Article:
The First Official Postal Map of the United States
Fine example of Abraham Bradley's postal map of the United States. One of the most important 18th century maps of the United States, and a landmark in both the history of cartography and American Postal history.
Bradley's map is not only the first postal map of the United States, it includes the first printed postal route time table published in the United States, and is without question a seminal artifact in American postal history.
Abraham Bradley was a Litchfield, Connecticut, lawyer, who had an extraordinary career as a senior civil servant in the U.S. Post Office Department. Bradley joined the Postal Department in 1792, was promoted to First Assistant Postmaster General in 1800, and served until being removed from office in the Jacksonian purges of 1829.
It is hard to overstate the importance of the Postal Department in the first decades after the revolution. The founders saw effective postal service as a precondition for an informed citizenry and vibrant democracy, and Postmaster General was one of the first Cabinet positions created by Washington. At times during Bradley's tenure, The Postal Department accounted for more than 75% of the Federal bureaucracy. By his retirement, Bradley oversaw more than 8000 local offices and 110,000 miles of post roads. During these years, Bradley essentially acted as the Department's Chief Operating Officer, overseeing among other things route selection, contracting, finances and even responding to complaints about lost or stolen mail. In light of his position, Bradley was arguably the American most motivated to produce a viable postal map, and certainly the best informed.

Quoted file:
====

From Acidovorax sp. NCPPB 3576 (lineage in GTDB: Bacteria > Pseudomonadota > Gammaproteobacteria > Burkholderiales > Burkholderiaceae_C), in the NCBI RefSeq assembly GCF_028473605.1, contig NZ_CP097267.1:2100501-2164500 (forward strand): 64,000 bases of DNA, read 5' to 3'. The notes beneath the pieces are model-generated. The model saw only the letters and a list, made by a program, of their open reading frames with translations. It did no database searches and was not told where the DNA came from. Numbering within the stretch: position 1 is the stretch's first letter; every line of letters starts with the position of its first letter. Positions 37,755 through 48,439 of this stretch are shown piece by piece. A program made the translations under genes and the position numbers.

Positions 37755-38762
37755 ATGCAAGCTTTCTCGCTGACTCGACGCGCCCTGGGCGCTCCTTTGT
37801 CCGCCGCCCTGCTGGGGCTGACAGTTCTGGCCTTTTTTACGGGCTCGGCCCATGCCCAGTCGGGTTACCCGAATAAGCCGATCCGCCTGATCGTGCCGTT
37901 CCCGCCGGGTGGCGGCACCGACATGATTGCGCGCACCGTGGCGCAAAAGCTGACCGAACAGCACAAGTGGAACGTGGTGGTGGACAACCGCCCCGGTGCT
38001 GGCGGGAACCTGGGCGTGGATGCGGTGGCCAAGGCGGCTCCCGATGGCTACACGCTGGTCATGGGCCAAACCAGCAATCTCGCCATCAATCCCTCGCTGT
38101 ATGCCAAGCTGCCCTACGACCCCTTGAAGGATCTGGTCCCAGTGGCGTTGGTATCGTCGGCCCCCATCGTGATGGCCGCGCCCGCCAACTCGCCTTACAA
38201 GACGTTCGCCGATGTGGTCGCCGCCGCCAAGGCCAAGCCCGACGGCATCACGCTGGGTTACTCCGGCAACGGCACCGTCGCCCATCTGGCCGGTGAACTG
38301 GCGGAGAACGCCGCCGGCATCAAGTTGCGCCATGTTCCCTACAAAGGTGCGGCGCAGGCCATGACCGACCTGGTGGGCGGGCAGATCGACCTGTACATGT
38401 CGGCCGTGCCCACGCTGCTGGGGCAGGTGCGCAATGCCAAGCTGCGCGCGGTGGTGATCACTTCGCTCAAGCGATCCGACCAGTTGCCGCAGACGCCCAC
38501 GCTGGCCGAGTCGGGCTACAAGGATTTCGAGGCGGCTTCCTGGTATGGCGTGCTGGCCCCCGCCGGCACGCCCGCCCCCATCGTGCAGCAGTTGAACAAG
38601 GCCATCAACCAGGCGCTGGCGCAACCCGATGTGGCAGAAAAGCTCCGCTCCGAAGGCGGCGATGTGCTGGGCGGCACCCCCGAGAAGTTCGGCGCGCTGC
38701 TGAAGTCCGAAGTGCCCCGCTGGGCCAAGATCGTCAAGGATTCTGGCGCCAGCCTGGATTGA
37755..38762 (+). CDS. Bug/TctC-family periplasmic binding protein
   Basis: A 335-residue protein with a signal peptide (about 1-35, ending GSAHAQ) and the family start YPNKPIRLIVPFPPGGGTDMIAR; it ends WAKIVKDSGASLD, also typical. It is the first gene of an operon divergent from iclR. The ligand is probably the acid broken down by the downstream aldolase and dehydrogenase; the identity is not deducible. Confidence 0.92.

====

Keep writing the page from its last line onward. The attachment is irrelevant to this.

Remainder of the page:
First issued in 1796 (northeast sheet only), Bradley's postal map is among the most important maps in American history. Bradley's map is one of only 4 large format maps of the United States to have been published in America prior to 1800, two of which (maps by Abel Buell and John Norman) are unlikely to ever again appear on the market. The map provides an exceptionally detailed look at the post offices and postal routes of America, as they existed at the end of the 18th Century, locating every post office then in operation. The map also includes the first printing of the first American postal delivery time and route schedule (which may have also been issued separately, although there are no known separately printed examples which have survived).
In 1796, when Bradley published his first Map of the United States, Exhibiting the Post-Roads, the Situations, Connections, and Distances of the Post-Offices, less than 15 years after the end of the War of Independence, most citizens of the fledgling United States still had no real conception of the magnitude of their young nation. Bradley's postal map, with its schedule chart, was a perfect combination of Bradley's skills and obsession for precision scheduling. This unique U.S. map was on public display in almost every large post office in the country, and provided citizens with an impressive visual depiction of the scope of the United States at a time when the search for a national culture and national identity was at its height, after the final and official separation from Great Britain. The inclusion of stagecoach schedules promoted, encouraged and broadened popular notions of the concept of time beyond seasonal and religious practices.
The map was advertised for sale on October 3, 1796 as follows:
The above map may be had of the author at the General Post-Office…..Prices from 3 ½ to 5 dollars each, according to the manner in which they are finished. The progress (or arrivals and departures) of the Mail on the Main Line may be had separate for 37 ½ cents